Mike Dabrowski told me he put an ammeter on the EPS and measured currents as high as 20amps, but he didn't say under what conditions.If you had an ammeter on the EPS, I'd bet it would be less than an amp at 30 mph and up.
Yes, and as I understand it there is no load if you are steering straight ahead? And does it draw current only to angle the front wheels, or does it continue to draw current to keep the wheels turned?The EPS will only use as much power as it needs. Just like hydraulic power steering, the 'boost' is proportional to the load. If you are moving fast, there isn't much load on the steering shaft, so the boost is low.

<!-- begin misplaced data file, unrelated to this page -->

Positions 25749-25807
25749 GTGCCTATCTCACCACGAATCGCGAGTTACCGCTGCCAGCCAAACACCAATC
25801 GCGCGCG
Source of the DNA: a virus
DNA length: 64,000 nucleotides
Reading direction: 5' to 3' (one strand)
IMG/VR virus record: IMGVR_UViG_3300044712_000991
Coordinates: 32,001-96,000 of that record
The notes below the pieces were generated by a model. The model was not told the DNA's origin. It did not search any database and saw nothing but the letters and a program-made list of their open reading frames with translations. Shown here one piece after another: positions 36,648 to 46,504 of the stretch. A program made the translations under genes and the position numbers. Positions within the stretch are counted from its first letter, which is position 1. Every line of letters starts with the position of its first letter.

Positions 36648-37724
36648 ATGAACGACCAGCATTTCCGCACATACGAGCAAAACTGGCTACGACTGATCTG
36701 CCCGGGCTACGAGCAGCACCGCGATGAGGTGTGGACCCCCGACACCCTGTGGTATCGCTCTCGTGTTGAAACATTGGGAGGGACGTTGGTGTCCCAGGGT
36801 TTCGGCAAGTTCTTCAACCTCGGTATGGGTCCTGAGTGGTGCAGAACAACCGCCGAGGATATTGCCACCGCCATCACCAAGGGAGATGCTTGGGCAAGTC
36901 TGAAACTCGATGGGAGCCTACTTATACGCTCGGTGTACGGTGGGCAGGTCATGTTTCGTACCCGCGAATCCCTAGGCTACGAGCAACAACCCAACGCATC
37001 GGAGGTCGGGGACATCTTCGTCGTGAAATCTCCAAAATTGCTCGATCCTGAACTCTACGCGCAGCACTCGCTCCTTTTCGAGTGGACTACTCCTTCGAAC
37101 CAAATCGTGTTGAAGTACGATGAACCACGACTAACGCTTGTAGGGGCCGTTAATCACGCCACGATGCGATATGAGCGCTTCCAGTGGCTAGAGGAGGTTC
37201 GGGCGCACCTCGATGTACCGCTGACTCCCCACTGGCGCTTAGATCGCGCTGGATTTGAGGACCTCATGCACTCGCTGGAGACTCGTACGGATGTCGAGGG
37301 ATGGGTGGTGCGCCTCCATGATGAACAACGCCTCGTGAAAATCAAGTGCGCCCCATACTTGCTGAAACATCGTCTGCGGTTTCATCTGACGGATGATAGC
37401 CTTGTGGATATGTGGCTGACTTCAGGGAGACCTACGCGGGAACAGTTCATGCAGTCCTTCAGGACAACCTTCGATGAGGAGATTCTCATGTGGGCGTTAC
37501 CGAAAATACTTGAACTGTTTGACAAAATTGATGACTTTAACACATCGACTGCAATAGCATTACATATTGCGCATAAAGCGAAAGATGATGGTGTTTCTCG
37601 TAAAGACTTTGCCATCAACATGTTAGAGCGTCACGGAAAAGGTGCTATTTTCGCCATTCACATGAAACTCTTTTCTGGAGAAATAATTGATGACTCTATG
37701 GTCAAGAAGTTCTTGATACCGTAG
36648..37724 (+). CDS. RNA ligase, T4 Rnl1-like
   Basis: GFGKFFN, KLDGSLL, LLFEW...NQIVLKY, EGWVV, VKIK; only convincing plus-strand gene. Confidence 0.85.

Still, I'm at a loss to figure out why Honda included it on the Insight-I when they went to such extreme lengths to save weight and conserve energy in other areas. And the fact remains that manual steering was perfectly adequate on many previous vehicles of even greater weight, plus the Insight-I's skinny tires shouldn't require a lot of effort to steer. Perhaps the EPS is lighter than a manual steering system?Low speed, you get the boost to help turn the wheels.